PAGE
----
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80s Cafe Racer

80s Cafe Racer

Sex Coffee & Counterculture: The History Of The Café Racer | HiConsumption Foton

Building a cafe racer can be a time consuming and rewarding process. It can also be infuriating and damned aggravating, especially if you do not select the right donor bike. Obviously, you want to impart the right look and a great color scheme too. Finding the right bike can be difficult, especially if it is your first project. That is why we built this list of the best bikes for cafe racers. The entire Honda CB-series has great potential to become the cafe racer you want.

The main reason is the large number of bikes that were sold during the 70s, 80s, and early 90s. Then there is the tremendous aftermarket for the CB group and the durability of the engines. For first-time builders, the CB series is a simple bike and easy to work on.

As an added bonus since 80s Cafe Racer bikes are popular among customizers there are plenty of builds online to look at and forums that cover issues that you may encounter along the way. There are literally dozens of bikes in the series, but the best for a cafe racer build may be the CB and the CB If you want a smaller bike, the CB will make for a good ride, but you will not have the power some riders are looking for.

The CB Hawk Hondamatic offers an interesting twist given its two-speed automatic gearbox. The main issue you will face when building from a CB is that the donor bike can be expensive to buy. The 80s Cafe Racer can be directly attributed to how popular they are. After that, it gets easier. There are Alexis Kendra Instagram of inexpensive parts for sale and you can find entire build kits if you spend some time looking online.

There are four bikes 80s Cafe Racer the Yamaha XS serieseach can make a great cafe racer. It is also, in our opinion, the best option to build from. Yamaha produced the XS 80s Cafe Racer and and sold a literal shit-ton of these rides around the world. The early XS was unique for having an 80s Cafe Racer and gearbox in a single horizontally split crankcase.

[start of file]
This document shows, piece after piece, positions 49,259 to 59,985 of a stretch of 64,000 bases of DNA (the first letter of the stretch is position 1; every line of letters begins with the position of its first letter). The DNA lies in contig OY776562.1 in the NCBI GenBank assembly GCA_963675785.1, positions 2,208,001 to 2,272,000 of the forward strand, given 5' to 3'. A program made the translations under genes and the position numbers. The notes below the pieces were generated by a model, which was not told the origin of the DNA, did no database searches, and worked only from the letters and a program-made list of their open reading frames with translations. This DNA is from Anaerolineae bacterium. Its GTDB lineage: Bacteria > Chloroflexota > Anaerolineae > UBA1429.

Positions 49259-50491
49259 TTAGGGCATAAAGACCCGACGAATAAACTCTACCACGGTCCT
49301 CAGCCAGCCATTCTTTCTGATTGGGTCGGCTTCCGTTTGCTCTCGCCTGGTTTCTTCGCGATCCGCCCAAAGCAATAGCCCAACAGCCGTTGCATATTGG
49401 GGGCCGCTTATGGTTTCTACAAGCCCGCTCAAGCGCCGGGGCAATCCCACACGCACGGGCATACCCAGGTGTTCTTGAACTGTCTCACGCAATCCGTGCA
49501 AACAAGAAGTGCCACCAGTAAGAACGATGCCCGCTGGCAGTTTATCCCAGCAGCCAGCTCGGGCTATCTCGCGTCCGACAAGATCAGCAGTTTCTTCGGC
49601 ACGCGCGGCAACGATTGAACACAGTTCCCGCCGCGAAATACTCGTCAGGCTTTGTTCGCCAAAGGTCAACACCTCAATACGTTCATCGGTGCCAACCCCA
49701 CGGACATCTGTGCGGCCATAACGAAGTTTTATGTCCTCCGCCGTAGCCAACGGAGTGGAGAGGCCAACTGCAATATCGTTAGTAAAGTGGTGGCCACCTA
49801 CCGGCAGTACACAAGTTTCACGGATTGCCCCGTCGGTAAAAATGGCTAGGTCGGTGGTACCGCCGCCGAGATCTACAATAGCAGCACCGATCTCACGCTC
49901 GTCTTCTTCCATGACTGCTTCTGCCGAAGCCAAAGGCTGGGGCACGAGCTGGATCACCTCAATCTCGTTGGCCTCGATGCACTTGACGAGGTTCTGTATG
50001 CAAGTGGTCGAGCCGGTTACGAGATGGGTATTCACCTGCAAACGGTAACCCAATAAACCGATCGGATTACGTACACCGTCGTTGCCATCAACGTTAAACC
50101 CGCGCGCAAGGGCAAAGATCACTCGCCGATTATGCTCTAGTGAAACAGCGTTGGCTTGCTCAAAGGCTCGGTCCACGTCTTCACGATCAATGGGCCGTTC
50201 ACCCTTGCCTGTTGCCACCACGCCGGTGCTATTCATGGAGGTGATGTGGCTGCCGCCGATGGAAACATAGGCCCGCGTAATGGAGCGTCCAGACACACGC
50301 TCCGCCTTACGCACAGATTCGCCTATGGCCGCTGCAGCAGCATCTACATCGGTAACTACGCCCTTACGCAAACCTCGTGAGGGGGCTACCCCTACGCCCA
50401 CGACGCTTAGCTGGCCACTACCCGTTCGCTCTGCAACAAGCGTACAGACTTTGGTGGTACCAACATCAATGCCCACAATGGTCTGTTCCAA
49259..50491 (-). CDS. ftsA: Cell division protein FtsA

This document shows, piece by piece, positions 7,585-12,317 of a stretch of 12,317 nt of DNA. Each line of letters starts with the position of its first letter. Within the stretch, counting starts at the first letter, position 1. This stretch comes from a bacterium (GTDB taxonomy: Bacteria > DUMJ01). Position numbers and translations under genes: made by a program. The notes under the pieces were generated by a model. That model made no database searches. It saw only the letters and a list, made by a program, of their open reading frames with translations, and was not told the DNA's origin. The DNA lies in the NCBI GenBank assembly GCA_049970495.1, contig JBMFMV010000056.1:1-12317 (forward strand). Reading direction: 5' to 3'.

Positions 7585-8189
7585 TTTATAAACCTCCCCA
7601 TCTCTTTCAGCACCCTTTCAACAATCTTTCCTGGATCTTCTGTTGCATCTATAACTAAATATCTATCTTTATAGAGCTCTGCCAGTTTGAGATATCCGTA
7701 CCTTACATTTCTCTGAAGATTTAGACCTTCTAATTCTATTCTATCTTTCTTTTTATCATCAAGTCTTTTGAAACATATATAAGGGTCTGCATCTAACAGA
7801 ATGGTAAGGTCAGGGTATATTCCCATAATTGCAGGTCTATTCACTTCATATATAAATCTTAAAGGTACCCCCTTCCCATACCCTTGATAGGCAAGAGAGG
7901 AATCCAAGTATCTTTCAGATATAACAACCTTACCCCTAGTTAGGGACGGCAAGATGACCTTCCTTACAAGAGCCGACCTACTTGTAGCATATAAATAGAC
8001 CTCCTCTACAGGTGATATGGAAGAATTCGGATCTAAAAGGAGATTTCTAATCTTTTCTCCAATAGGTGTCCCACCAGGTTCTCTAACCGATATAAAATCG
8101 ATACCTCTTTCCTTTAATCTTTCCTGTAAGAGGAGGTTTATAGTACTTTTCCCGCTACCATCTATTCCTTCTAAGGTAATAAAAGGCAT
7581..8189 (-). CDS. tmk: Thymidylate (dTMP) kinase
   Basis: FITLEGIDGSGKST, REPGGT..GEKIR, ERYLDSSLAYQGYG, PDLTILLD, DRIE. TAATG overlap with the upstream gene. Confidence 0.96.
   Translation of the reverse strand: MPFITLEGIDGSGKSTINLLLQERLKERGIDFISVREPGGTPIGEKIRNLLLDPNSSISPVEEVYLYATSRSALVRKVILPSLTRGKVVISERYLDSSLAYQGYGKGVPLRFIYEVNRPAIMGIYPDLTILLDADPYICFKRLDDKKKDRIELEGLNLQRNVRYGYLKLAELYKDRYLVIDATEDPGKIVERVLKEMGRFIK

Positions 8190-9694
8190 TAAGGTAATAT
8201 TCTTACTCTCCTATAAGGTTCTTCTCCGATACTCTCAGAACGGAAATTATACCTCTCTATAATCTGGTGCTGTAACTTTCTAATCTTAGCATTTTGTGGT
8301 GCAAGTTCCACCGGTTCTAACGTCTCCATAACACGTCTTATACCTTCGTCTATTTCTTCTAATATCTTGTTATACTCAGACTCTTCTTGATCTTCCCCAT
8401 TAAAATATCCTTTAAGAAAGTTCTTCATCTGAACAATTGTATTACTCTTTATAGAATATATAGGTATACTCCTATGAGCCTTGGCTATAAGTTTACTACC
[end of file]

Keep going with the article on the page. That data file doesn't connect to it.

InYamaha introduced the XS Specialwhich had cruiser styling cues, including a small inch rear wheel, buckhorn bars, and a two-step seat with mini sissy bar. Plus, they are often less expensive than the earlier bikes. Just like the Honda CB series there is a huge aftermarket for XS parts and Dennis Hallman Speedo can find build-out kits if you look around.

Again, buying the donor bike is going to be your biggest financial challenge. If you opt for one of the other bikes in the group, you will find aftermarket parts harder to come by, especially for the XS Yamaha has been building the Virago for decades. The mono-shock was abandoned in However, strip down 80s Cafe Racer bike to its bare essentialsand the mono-shock architecture is a thing of beauty.

The aftermarket 80s Cafe Racer the Virago is a bit smaller than you will find for the Yamaha XS series. The donor bikes can also be harder to find, especially the XVR. The best builds will come from bikes produced prior to —especially the mono-shock bikes. On the upside, these bikes are shaft-drivenso there is less maintenance 80s Cafe Racer worry about post-build. The Yamaha SR is a great thumper. Yamaha started building the SR and SR in the late 70s.

These bikes are very popular with professional builders and Yasmin Scott Tube alike. That means a huge aftermarket and plenty of forums when issues arise. The SR is still in production and holds true to the classic lookmaking it easier to convert. Both bikes offer one great nostalgic aspect…a kickstarter only. No electric start! Additionally, they offer fairly simple conversions for beginners.

The CX offered a liquid-cooled motor with dual CV carburetors. The CX is equipped with electric start, but Honda left it isolated from the rest of the electrical system so riders could push-start their rides in case of electrical failure. The bike was also less popular when it was originally sold. That makes parts a tad harder to find, but still easy enough to make the build worth the effort. Fortunately, there are plenty of forums to look over if you hit a snag or need a line on a part.

Kawasaki built the first W-series bikes in The W1, as it was called, had the largest displacement engine coming out of Japan at the time and closely resembled the BSA A7. The Kawasaki W was produced between and It replaced the Kawasaki Zephyr. The W is a retro-standard bike that is powered by a cc engine with a stroke of 80 mm and a bore of 72 mm. It also Double Push Up Bikini riders an anti-vibration balance shaft and modern electronics.